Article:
Virtual reality could become a tool for bringing people together in unexpected waysMaurizio Pesce

In the uncanny valley, realistic becomes borderline creepy. But we have a new valley now. In contrast to their uncanny cousin, the inhabitants of the new geographic formations don’t look eerily familiar. They are anime goddesses, buff eggplants, and warrior pigeons distinctly different from us. But once their 3D modelled mouths open and we hear the sounds of the humans controlling the characters, they strike us as strangely familiar. The angelic cat could be the kid next door, and the skeleton has the same accent as the Finnish exchange student down the hall. For the full experience of this brave new world, you might want to acquire a VR headset. Or, at the very least, search for VRChat on YouTube.

Syrmor, a 22-year-old Canadian YouTuber posts interviews with the quirky avatars in his channel “Humans of VR.” (Syrmor’s takes are not dissimilar to the heartfelt stories in Brandon Stanton’s Humans of New York). In one viral video, Syrmor interviews Bugs Bunny, whose mother was addicted to methamphetamine. Then there is the 8-year old Jordan, who is “a little too evil for VRChat” and takes a break from gameplay to describe to his mom what kind of pizza he would like her to order for him.

"The presence of a human voice seems to tone down the nastiness found in many other corners of the internet"

At times, you can hear how the headset mic catches dogs barking in the background. Perhaps the most memorable interruption comes from a father who took over his son’s description of living with a rare genetic disorder. As Syrmor reports for Kotaku, an online gaming magazine, “Having this very burly, 40-year-old male voice coming through Piglet in virtual reality, talking about his son’s disease . . . was just not something I ever expected to encounter in video games.”

The locus of the interviews is VRChat, a massive multiplayer chatroom that bears a distant resemblance to SecondLife and HabboHotel. Its developers describe it as a community that brings together people from all around the world. Judging by the videos made by its users, it is easy to see why the optimists might say that the platform effectively does succeed at achieving that goal; the clunky 3D art conceals geographic and socioeconomic factors that can stop people from coming together in day-to-day life.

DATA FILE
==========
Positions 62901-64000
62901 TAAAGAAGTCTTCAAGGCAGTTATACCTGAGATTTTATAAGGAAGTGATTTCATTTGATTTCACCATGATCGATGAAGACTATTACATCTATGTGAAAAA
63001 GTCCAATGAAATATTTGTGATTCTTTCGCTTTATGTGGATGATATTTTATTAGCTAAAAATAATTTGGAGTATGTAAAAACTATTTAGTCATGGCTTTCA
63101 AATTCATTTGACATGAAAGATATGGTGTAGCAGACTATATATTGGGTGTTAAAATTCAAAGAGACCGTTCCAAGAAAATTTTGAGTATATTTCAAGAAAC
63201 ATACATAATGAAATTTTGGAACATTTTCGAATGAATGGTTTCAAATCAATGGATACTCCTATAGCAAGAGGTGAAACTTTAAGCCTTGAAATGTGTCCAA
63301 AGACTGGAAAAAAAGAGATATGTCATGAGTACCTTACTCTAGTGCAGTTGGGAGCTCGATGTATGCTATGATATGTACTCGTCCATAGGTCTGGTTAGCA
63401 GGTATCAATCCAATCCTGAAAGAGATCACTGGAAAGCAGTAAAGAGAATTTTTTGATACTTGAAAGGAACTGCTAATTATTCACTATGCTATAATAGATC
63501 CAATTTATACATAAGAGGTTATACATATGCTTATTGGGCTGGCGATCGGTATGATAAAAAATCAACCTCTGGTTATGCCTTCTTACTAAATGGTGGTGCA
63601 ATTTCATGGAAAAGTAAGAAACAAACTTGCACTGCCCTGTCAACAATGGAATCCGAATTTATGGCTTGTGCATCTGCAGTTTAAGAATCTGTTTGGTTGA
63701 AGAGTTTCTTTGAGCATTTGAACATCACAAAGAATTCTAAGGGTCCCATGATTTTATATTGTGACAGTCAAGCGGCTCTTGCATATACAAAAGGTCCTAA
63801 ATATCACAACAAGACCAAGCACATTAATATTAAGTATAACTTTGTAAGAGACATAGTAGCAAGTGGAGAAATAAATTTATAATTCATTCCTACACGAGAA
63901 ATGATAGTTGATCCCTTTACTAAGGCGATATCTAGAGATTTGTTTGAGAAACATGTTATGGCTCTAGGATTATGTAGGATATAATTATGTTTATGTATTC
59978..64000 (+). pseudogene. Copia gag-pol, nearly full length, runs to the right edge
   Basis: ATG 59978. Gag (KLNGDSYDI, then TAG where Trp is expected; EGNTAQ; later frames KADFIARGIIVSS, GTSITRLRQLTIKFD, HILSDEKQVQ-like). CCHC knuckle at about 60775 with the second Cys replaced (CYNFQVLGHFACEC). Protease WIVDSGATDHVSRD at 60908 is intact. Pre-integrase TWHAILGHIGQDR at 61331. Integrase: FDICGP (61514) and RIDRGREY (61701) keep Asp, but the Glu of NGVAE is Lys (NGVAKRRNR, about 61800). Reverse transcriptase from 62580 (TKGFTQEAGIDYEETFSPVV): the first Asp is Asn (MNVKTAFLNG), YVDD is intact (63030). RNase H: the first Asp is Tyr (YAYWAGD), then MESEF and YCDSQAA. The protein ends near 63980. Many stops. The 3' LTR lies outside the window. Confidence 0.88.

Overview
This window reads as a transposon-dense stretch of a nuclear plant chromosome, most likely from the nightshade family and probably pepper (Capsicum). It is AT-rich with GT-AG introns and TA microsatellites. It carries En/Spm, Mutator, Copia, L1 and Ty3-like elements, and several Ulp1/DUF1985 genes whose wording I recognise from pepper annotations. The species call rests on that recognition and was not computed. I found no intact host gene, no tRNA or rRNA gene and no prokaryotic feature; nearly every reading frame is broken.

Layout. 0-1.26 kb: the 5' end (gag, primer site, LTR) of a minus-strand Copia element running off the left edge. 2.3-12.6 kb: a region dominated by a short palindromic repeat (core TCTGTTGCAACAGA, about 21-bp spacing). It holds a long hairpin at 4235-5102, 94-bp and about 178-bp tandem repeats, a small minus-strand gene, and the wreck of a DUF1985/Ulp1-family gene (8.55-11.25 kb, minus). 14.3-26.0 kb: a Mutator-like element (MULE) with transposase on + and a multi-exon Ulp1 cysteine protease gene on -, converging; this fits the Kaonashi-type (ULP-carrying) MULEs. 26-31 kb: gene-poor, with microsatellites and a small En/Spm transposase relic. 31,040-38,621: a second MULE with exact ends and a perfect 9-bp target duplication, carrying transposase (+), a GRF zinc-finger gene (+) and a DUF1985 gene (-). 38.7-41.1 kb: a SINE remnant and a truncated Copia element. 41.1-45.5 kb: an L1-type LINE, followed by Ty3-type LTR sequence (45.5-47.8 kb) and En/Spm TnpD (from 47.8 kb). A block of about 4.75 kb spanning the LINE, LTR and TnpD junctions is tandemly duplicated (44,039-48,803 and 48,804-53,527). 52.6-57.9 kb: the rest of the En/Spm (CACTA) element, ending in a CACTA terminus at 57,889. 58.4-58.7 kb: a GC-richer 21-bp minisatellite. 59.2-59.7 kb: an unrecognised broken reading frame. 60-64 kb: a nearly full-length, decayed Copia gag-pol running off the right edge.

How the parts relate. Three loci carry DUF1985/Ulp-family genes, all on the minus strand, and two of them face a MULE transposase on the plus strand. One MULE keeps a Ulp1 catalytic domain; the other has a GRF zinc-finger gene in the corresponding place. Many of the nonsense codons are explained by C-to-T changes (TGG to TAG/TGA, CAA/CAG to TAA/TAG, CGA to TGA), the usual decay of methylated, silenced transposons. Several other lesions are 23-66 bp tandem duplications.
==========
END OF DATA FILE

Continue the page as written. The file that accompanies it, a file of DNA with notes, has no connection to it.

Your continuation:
The pessimists, meanwhile, would be quick to note that VRChat does not conceal everything. There remains the difference between native English speakers and non-native ones. The more female-sounding voices are still distinctly female, and scarcer than the male ones. But after seeing the interactions documented in Syrmor’s videos, even these pessimists should appreciate VRChat’s potential at moving towards the goal envisaged by the platform’s developers.


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In her book It’s Complicated: The Social Lives of Networked Teens, danah boyd (styled lowercase) brings attention to the early expectations of the equalizing effect of internet. Boyd, who is a renowned scholar studying the intersection between tech and society, effectively shows that this turned out to be an empty promise. Instead of social media platforms concealing the factors that contributed to inequalities in the lives of the American teenagers interviewed by boyd, they replicated the structures prevalent in the lives of teenagers outside the screen.

While it is likely that VRChat will follow the suit of other platforms in recreating the unequal structures of the more mundane reality, crucially, the presence of a human voice seems to tone down the nastiness found in many other corners of the internet. When a user was having a seizure, concerned bystanders gathered around him, advising him to drink water and contact medical professionals. When one of them started making fun of the victim, another responded: “The entire community is coming together for the betterment of this person. Don’t be that one guy.”

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